Although we are only halfway through the 2012 CWMAs, seeing Ryan Tanner -- who is usually not a frontman but rather provides support in a number of local bands -- perform his own songs with a cast of skilled players might, quite easily, go down as my overall CWMA highlight this year. The troubadour played around 10 songs, including many of the heartfelt gems off his debut 2011 EP, Seven Years. With a backing band of Dylan Shore (pedal steel, guitar), Paul Jacobsen (banjo), Mark Smith (cello, electric mandolin) and Brian Hardy (keyboard), the songs were delightfully re-imagined, thus creating a lush sonic wall of acoustic strings backing Tanner’s soft croon. And such arrangements make the tunes seem less doleful and gut-wrenching and more emotionally evocative, piercing and perfect. Intermittently, Tanner engaged the crowd with thanks, praise and lots of wry jokes -- including him saying, “Welcome to the CWMAs, or, as I like to call them, the Why is Ryan Tanner Heres?”-- leaving the City Weekly staff hoping that the self-deprecating musician takes the frontman role more frequently.
But Tanner didn’t strictly stick to songs from the EP that landed him in the showcase; he also played a fresh one, written one week ago with friend Dustin Christensen in Nashville, in which he sang, “I’m too tired to fight,” and had that quintessentially humid and twangy Nashville sound. Tanner said this was the first time that the band had actually played together in a live setting, and they pulled it off exquisitely well. (Since they don't have a name, about two beers in, I decided to take liberties in naming them Ryan Tanner & the Bandaloo Bandits, which was the first things that came to mind, for whatever reason. Now, two days removed, I have less conviction it is the “perfect name,” but it seems interesting enough, and, who knows, it's now there's for the taking.) Whatever the name, they also played a tune from Tanner’s former band, Atherton, the title track from the 2007 Skyline Motel, along with Peter Gabriel’s “Washing of the Water” and, quite possibly the best song of the night, “My Madeleine.”
The humble Heber rockers Holy Water Buffalo came on next and cranked things up a notch. The four-piece brought their Wasatch County contingency out in full force for their punchy set. I’ve managed to see them intentionally and by accident 10 or so times of late, and this was their best performance yet. They unleashed songs from their 2010 self-titled debut, including “I’m Alright (It’s Heavy),” “Hands of Dust” “What is Love,” a new jammin’ tune and a couple of heavy instrumentals.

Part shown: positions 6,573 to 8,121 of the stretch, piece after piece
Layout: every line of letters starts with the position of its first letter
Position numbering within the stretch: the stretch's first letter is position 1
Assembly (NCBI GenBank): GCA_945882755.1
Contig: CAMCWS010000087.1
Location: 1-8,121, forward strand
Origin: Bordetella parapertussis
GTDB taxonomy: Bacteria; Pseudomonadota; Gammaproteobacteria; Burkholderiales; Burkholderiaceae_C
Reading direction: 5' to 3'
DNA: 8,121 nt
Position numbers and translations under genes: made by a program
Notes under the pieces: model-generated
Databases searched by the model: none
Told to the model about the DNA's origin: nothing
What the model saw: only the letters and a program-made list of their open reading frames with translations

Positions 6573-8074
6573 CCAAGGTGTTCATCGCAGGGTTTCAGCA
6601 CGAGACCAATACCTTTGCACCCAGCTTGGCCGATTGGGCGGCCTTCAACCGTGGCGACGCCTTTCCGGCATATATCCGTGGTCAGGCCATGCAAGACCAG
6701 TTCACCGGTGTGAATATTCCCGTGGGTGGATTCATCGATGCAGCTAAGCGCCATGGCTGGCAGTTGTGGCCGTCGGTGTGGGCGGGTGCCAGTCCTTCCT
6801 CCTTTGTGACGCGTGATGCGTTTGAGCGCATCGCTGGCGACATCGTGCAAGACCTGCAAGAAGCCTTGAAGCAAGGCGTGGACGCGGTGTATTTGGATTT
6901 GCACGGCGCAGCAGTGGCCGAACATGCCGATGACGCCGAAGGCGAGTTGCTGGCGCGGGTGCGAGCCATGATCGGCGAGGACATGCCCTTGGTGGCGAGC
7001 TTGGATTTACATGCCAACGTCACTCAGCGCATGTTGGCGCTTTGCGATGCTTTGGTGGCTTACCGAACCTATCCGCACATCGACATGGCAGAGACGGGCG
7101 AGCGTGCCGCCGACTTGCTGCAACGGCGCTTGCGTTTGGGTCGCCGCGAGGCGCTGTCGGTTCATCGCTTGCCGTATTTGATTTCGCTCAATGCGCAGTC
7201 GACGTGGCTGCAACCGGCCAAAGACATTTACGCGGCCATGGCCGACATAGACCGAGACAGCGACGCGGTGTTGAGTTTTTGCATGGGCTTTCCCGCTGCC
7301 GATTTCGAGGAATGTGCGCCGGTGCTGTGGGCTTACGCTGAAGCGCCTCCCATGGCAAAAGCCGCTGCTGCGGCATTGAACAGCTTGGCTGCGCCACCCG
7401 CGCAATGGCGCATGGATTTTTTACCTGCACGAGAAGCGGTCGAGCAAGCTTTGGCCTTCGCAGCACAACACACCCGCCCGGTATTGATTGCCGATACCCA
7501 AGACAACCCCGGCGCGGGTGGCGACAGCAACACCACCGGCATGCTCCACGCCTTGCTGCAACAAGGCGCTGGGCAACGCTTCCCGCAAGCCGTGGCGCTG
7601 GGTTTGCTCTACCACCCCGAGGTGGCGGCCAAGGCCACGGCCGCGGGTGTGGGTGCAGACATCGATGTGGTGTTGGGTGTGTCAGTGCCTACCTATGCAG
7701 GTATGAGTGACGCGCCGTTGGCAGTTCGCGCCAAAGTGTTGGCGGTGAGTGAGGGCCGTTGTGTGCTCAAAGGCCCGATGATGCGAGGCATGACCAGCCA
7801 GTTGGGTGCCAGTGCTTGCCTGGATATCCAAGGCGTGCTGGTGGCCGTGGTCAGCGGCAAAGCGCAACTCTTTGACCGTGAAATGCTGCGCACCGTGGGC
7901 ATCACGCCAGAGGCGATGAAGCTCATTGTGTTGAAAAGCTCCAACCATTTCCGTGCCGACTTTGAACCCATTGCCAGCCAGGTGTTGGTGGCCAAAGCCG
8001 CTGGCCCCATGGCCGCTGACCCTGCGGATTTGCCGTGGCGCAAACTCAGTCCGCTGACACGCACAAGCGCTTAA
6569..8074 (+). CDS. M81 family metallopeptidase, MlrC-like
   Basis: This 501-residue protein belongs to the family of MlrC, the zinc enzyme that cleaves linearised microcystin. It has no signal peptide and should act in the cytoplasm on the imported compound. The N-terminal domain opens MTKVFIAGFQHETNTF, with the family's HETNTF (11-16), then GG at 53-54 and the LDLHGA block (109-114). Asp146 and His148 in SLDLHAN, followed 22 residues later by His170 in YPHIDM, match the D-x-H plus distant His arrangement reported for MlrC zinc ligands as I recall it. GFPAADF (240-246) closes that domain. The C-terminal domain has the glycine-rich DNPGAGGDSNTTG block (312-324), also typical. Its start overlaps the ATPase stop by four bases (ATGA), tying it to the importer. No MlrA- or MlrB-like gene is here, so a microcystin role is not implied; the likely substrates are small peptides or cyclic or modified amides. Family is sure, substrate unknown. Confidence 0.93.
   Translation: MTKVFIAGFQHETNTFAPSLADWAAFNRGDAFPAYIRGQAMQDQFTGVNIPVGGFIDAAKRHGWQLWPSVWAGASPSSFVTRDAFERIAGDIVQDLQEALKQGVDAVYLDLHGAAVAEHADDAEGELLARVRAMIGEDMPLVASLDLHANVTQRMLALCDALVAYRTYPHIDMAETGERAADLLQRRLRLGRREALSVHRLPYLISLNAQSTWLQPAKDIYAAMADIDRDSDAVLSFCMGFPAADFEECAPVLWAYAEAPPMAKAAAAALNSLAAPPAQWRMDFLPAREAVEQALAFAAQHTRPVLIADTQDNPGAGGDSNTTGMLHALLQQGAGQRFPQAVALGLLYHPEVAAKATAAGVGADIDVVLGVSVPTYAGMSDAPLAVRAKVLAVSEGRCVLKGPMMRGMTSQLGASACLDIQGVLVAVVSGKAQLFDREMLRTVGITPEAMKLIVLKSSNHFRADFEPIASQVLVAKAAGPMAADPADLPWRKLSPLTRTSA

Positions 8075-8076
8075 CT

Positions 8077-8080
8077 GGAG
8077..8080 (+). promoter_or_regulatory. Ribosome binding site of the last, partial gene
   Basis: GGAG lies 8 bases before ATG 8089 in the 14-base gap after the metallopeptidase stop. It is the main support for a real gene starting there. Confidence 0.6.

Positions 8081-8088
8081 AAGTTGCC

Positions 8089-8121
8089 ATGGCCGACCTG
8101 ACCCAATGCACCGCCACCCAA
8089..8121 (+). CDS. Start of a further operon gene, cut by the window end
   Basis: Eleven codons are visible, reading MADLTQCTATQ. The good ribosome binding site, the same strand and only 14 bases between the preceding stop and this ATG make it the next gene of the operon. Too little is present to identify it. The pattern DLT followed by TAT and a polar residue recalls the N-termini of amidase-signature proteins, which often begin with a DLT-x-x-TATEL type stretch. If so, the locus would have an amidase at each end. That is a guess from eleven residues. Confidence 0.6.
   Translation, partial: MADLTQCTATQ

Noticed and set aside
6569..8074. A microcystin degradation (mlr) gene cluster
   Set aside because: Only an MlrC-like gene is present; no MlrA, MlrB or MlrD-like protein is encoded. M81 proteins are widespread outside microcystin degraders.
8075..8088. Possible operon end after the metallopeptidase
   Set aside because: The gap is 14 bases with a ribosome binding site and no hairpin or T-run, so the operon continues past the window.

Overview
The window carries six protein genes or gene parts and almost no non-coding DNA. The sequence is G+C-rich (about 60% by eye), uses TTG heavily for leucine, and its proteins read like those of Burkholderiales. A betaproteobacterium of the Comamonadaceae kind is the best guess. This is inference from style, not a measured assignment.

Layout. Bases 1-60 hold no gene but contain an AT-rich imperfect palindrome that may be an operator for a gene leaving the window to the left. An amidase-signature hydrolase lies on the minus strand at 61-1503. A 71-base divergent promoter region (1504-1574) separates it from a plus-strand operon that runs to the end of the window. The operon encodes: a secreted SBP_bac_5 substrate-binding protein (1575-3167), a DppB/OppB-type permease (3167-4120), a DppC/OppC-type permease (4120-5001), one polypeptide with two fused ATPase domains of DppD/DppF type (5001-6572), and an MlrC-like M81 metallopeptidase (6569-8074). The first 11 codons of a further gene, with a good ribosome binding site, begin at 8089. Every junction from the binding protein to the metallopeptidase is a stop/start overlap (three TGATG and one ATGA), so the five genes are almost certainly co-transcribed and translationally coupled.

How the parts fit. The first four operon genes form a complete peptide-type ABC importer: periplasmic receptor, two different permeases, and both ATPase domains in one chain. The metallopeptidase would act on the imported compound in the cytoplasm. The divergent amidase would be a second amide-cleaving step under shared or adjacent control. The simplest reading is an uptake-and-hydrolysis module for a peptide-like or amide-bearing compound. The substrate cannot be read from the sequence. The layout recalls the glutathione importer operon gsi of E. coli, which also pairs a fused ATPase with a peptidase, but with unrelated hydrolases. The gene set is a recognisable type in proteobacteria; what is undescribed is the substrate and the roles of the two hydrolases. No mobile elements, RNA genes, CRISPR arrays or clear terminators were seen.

Holy Water Buffalo’s strongest asset is their passion -- from the moment they took the stage, they owned it, and held the audience captive. The tunes are no-frills, straight-up-rock numbers, and once the band continues to develop their songwriting and create more complex arrangements, along with keeping up with their solid work ethic (and amazing hair!), they have more potential for upward growth than many other Utah bands currently going. This is their second year in the CWMAs, and it will be exciting to see where they go from here. The set ended with an all-out jam on “What is Love,” one where frontman Tommy Brunson broke his guitar’s low E string -- no easy feat!
The evening was then taken away by Fictionist, whose set was marked by a couple of exquisite old tunes and the willingness to try out mostly new creations, although the band seemed to lack conviction behind several of them. The Provo-based Atlantic Records signees are in a churn-and-burn phase of songwriting, one where frontman Stuart Maxwell said they needed, "to write 5,000 songs to get five." I have no doubt that the five they land on will be some finely crafted, atmospheric ballads with special attention to the sonic pallate -- after all, one of Fictionist’s strongest assets is their skill with creating interesting tones and sounds -- yet, it might require taking some of the best parts from the songs they displayed on Saturday or a little editing.
The third song of the evening -- the title wasn’t said, or I didn’t catch it -- was their best new one, followed in close second by what I think was called “Tired Ghost.” Other new tunes like “Protector” and “Complicated Cover-up” seemed too poppy, too hurried and too full of Chris Cornell-esque screaming in between non-sticky lyrics. Overall, the band’s stage presence didn’t convince me they like all of the new songs all that much, either. But this was a perfect venue to experiment and be musically vulnerable by sharing works in progress, and, for that, I applaud them.
When Ficitonist did play their old material, like “Swept Away” or encored with “Invisible Hand,” they owned the stage, and affirmed that there might not currently be a better rock band in Utah.
All photos by Dom Darling.